Here's a more likely explanation of SIDS: "A 100% successful crib death prevention campaign has been going on in New Zealand for the past 11 years. Midwives and other healthcare professionals throughout New Zealand have been actively advising parents to wrap mattresses. During this time, there has not been a single SIDS death reported among the over 100,000 New Zealand babies who have slept on mattresses wrapped in a specially formulated polyethylene cover. The number of crib deaths in New Zealand that have occurred since mattress-wrapping began in 1994 is about 810. The number of crib deaths that have occurred in New Zealand on a properly wrapped mattress is zero." - Gabe
Interesting Gabe. I also wanted to point out that the percentage of babies sleeping on their backs is from self-report data. I get asked every time I take Spencer to the doctor, and I lie about it, because I don't need a lecture. I have looked at the risks, and made my own decision based on that information. Once again, I think this is largely an issue between "safety" and risk management. Nothing is safe. We just need to know the risks, and make informed decisions. Doctors don't give you the statistics. They just say "back is best". What they really mean is "back might be marginally better". - Robert Felty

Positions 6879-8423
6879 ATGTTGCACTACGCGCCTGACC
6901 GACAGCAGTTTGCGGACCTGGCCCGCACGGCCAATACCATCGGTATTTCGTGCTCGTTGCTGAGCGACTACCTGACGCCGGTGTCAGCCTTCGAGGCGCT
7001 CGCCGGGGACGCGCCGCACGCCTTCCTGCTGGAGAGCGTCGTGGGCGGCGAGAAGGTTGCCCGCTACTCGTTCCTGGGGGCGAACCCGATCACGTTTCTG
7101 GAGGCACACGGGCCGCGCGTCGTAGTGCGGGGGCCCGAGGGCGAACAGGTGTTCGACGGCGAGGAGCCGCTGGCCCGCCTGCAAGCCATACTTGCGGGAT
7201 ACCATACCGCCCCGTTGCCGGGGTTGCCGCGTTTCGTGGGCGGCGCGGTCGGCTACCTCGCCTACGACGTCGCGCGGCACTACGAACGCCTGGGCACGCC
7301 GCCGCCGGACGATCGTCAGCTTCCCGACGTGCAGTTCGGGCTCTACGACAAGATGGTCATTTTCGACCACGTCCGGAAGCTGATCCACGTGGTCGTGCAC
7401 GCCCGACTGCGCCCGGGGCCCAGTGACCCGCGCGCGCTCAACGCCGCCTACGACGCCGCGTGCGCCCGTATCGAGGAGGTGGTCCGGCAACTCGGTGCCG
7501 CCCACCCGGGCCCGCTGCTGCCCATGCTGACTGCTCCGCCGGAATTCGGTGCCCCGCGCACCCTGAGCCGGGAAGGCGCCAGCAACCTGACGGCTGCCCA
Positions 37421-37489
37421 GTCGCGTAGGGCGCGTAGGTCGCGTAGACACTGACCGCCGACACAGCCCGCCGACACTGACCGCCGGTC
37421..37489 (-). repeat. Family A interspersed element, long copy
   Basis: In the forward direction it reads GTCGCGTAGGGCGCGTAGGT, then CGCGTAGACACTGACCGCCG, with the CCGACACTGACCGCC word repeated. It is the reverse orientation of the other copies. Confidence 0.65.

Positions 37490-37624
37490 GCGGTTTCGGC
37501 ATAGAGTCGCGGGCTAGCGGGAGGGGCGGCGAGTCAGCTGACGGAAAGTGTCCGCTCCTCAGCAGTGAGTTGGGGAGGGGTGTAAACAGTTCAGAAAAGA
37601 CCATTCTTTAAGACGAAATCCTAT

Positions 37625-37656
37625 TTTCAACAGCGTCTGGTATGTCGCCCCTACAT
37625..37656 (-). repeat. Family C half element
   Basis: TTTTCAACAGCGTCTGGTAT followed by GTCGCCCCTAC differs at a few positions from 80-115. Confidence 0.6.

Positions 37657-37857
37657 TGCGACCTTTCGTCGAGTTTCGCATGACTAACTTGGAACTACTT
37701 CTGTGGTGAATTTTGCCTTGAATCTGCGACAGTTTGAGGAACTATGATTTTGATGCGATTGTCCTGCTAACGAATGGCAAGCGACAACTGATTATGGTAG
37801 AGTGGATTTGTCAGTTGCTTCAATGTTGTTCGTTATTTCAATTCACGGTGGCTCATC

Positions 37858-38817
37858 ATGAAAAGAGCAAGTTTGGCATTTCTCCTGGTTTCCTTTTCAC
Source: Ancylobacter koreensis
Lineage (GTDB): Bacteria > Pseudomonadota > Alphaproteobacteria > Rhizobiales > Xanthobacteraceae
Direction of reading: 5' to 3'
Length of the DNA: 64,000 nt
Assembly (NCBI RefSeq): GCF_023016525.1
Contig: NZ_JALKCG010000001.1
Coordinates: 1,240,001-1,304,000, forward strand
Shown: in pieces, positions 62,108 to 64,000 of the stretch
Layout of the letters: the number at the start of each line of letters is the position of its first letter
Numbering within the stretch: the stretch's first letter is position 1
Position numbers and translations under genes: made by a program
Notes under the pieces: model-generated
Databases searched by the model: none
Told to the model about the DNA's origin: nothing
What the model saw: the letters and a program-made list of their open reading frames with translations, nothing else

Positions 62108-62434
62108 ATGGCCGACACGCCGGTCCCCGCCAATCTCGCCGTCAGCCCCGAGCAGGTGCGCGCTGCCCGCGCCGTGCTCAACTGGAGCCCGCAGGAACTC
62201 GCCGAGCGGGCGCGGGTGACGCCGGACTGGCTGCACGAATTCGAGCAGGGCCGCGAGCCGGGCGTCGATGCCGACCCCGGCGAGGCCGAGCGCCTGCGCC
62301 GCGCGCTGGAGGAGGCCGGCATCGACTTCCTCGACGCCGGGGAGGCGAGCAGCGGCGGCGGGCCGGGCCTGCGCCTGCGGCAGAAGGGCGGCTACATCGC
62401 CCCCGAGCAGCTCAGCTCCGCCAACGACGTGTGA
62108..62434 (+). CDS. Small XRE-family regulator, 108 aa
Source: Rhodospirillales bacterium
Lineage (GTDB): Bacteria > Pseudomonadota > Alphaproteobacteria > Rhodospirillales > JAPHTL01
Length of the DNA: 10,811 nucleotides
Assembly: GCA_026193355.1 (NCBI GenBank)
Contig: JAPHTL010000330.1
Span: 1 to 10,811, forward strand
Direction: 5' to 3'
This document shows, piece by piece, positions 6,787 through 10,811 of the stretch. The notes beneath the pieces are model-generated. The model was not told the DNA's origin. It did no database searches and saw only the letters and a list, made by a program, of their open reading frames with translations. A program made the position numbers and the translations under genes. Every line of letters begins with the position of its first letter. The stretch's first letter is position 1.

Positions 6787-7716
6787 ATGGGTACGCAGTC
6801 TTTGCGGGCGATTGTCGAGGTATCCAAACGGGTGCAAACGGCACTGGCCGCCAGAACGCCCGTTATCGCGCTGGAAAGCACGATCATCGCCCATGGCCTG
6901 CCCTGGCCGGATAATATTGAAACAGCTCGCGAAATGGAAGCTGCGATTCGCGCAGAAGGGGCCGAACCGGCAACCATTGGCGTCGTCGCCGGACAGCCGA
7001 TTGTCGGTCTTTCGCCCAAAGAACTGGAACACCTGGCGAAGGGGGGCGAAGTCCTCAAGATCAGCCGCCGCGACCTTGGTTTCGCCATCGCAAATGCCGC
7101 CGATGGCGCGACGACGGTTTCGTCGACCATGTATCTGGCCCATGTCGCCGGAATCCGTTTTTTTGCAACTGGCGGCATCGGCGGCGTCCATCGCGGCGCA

Victor (and Kamilah): If I had syphilis in 1935, the treatment would have included malaria and arsenic. Penicillin wasn't mass-produced until WWII. Prior to arsenic, it was mercury! - Gabe
Gabe, they found out in many studies that SIDS was more common among babies that slept on their tummies. The main reason is to keep them from suffocating in their own vomit/spit-up. Also, until a baby is 1 year of age, there is not supposed to be anything in the crib like blankets, stuffed animals, etc. The baby can get entangled in the blankets. Soooo, get some warm onezies and follow the professionals advice...please! - Disa Albanese